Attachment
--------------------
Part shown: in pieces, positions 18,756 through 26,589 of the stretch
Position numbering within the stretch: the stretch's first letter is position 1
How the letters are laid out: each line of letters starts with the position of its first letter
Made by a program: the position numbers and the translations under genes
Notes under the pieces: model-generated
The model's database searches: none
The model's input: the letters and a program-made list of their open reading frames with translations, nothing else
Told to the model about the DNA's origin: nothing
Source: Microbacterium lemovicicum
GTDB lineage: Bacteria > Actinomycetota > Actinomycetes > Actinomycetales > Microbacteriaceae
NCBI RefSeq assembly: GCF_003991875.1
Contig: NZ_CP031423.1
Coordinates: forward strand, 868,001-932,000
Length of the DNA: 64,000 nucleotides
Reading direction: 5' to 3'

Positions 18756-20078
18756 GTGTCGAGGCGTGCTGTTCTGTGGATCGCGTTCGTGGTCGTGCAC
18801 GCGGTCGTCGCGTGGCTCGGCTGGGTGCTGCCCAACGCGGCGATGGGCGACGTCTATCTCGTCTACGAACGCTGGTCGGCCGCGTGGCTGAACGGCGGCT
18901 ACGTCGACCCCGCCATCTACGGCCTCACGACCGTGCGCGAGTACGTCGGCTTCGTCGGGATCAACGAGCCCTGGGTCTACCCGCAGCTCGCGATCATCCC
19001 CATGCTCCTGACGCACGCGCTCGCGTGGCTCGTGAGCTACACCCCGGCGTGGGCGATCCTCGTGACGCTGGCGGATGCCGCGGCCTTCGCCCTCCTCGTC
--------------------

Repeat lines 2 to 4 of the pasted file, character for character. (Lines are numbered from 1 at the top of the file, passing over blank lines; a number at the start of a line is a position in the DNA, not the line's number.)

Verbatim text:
Position numbering within the stretch: the stretch's first letter is position 1
How the letters are laid out: each line of letters starts with the position of its first letter
Made by a program: the position numbers and the translations under genes